For candidates with poor Jahrsdoerfer scores, bone conduction hearing aids or BAHAs can provide serviceable hearing. It is ideal to provide binaural hearing in children for hearing in noisy environments and to provide directionality of sound for localization.
Parental counseling for congenital aural atresia repair should be included properly by reviewing expectations, operative risks, and postoperative care. Common discussion points include (but are not limited to) long-term care of the ear/mastoid, potential risks of facial nerve injury, potential risk of inner ear damage, potential damage to the temporomandibular joint, and the potential need for revision surgery (canal restenosis, graft lateralization, and chronic otitis externa).
Once deemed a suitable candidate for aural atresia repair, surgery involves creating an auditory canal, removing the atretic plate, mobilizing or reconstructing the sound-conducting mechanism, creating a new external auditory meatus, and lining the newly created canal with a split-thickness skin graft. The canal is generally centered over the ossicular mass and bounded anteriorly by the temporomandibular joint, superiorly by the tegmen, and posteriorly by the mastoid air cell system (► Fig. 3.2). Entrance to the middle ear space occurs in the epitympanum to protect the ossicles and prevent inadvertent injury to the inner ear. Although facial nerve monitoring is routinely employed, vigilance for an aberrant facial nerve is mandatory.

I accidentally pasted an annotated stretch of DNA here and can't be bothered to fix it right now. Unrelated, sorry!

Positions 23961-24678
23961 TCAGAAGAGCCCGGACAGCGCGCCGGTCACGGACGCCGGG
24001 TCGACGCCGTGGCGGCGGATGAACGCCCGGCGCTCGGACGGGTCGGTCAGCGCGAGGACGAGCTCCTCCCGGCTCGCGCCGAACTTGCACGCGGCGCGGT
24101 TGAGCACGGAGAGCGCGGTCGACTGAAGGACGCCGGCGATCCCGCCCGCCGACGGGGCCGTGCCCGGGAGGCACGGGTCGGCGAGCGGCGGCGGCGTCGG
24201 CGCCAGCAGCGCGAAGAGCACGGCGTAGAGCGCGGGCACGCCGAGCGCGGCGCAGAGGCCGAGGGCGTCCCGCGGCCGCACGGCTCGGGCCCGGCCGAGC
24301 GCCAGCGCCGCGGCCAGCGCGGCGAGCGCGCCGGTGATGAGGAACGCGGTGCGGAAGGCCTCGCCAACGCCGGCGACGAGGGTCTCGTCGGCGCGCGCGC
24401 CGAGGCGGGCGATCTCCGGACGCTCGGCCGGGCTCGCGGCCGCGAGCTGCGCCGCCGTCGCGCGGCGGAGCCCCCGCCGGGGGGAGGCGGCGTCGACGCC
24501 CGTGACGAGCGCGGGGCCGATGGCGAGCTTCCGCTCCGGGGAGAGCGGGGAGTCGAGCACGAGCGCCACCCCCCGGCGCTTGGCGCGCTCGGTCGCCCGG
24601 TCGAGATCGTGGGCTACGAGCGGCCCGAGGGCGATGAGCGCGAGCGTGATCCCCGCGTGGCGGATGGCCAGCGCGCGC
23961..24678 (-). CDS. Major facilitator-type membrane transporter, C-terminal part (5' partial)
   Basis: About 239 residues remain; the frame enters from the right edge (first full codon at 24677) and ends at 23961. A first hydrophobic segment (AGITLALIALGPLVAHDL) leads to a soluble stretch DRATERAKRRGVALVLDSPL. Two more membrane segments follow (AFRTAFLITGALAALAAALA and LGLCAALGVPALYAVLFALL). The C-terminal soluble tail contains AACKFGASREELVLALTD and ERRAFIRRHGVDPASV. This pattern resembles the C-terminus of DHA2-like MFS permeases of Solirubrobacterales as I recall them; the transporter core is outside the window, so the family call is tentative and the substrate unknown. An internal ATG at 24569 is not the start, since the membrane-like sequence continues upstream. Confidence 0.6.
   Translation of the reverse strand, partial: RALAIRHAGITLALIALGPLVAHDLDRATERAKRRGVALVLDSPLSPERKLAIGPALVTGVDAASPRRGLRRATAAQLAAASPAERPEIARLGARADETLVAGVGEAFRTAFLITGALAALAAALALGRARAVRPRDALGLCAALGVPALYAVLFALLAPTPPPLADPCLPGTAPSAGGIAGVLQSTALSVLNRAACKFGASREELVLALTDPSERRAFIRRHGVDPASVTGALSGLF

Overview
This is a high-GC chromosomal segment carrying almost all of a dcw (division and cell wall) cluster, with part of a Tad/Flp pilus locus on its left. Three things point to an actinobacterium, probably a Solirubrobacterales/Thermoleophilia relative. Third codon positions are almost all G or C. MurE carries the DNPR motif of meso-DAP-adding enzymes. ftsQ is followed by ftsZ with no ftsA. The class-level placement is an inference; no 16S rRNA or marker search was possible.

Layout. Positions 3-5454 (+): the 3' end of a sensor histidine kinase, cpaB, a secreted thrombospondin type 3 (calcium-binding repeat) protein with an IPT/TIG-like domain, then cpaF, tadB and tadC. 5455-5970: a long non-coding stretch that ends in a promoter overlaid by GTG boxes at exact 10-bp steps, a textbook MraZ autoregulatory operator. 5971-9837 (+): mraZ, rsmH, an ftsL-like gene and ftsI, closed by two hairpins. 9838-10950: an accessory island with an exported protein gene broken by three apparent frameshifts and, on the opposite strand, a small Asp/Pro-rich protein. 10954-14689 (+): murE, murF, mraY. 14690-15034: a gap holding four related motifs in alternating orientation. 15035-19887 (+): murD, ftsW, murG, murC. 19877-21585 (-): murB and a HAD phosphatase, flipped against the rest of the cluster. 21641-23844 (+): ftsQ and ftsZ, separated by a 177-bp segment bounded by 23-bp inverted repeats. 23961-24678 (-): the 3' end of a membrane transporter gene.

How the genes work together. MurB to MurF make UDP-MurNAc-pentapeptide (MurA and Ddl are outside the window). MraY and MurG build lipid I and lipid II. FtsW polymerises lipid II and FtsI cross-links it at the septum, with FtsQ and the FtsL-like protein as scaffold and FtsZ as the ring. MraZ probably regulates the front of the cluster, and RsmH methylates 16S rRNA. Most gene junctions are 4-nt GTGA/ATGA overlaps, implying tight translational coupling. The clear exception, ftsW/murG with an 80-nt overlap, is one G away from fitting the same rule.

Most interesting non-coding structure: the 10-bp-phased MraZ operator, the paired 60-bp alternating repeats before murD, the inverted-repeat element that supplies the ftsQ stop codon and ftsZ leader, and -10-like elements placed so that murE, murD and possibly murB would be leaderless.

Fig. 3.2 Axial bone window CT images from a child with a right congenital aural atresia. All the panels demonstrate the robust aeration and development of the mastoid and middle ear cleft. (a) The arrow points toward the stapes that is critical for good hearing outcomes. (b) The arrow indicates the fused incus-malleus complex. (c) The arrow indicates the horizontal facial nerve. (d) The arrow highlights the general area in which creation of the ear canal would allow access to the ossicles for successful atresia repair.
Microtia repair is classically performed before construction of the EAC, but this is not uniformly accepted. It is best to approach this issue of timing of each repair with the family and the surgeons performing each part of the procedure. There are two commonly described methods: Brent (1974) and Nagata (1985).
Alloplastic materials (silicone and Medpore) are also available to use in reconstruction. Although short-term results appear promising, long-term results are still lacking. Complete prosthetic auricles are also available, but usually reserved for failed reconstructions or based upon patient and family preference.
Continued aural rehabilitation is essential for all hearing-impaired children. Regular otologic examinations should be performed along with repeat audiologic testing. In addition, some patients may benefit from speech therapy.